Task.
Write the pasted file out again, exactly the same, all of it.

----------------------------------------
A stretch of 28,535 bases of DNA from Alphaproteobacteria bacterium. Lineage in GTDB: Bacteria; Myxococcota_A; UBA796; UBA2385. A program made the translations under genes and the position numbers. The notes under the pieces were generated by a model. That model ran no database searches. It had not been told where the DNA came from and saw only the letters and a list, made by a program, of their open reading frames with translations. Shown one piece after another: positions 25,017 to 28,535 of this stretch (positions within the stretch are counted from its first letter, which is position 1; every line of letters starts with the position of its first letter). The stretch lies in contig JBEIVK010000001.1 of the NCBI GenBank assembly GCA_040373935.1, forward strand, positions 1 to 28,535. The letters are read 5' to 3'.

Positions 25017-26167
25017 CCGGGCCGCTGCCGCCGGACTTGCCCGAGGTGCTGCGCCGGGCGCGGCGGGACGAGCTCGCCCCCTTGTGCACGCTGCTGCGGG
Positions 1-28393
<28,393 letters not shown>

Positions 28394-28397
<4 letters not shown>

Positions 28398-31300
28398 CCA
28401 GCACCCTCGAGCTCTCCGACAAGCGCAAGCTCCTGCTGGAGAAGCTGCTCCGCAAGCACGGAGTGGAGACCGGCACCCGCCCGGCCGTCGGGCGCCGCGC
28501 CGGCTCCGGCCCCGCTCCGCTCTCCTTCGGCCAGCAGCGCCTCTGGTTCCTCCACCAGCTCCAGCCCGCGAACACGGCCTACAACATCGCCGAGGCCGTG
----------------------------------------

A stretch of 28,535 bases of DNA from Alphaproteobacteria bacterium. Lineage in GTDB: Bacteria; Myxococcota_A; UBA796; UBA2385. A program made the translations under genes and the position numbers. The notes under the pieces were generated by a model. That model ran no database searches. It had not been told where the DNA came from and saw only the letters and a list, made by a program, of their open reading frames with translations. Shown one piece after another: positions 25,017 to 28,535 of this stretch (positions within the stretch are counted from its first letter, which is position 1; every line of letters starts with the position of its first letter). The stretch lies in contig JBEIVK010000001.1 of the NCBI GenBank assembly GCA_040373935.1, forward strand, positions 1 to 28,535. The letters are read 5' to 3'.

Positions 25017-26167
25017 CCGGGCCGCTGCCGCCGGACTTGCCCGAGGTGCTGCGCCGGGCGCGGCGGGACGAGCTCGCCCCCTTGTGCACGCTGCTGCGGG
Positions 1-28393
<28,393 letters not shown>

Positions 28394-28397
<4 letters not shown>

Positions 28398-31300
28398 CCA
28401 GCACCCTCGAGCTCTCCGACAAGCGCAAGCTCCTGCTGGAGAAGCTGCTCCGCAAGCACGGAGTGGAGACCGGCACCCGCCCGGCCGTCGGGCGCCGCGC
28501 CGGCTCCGGCCCCGCTCCGCTCTCCTTCGGCCAGCAGCGCCTCTGGTTCCTCCACCAGCTCCAGCCCGCGAACACGGCCTACAACATCGCCGAGGCCGTG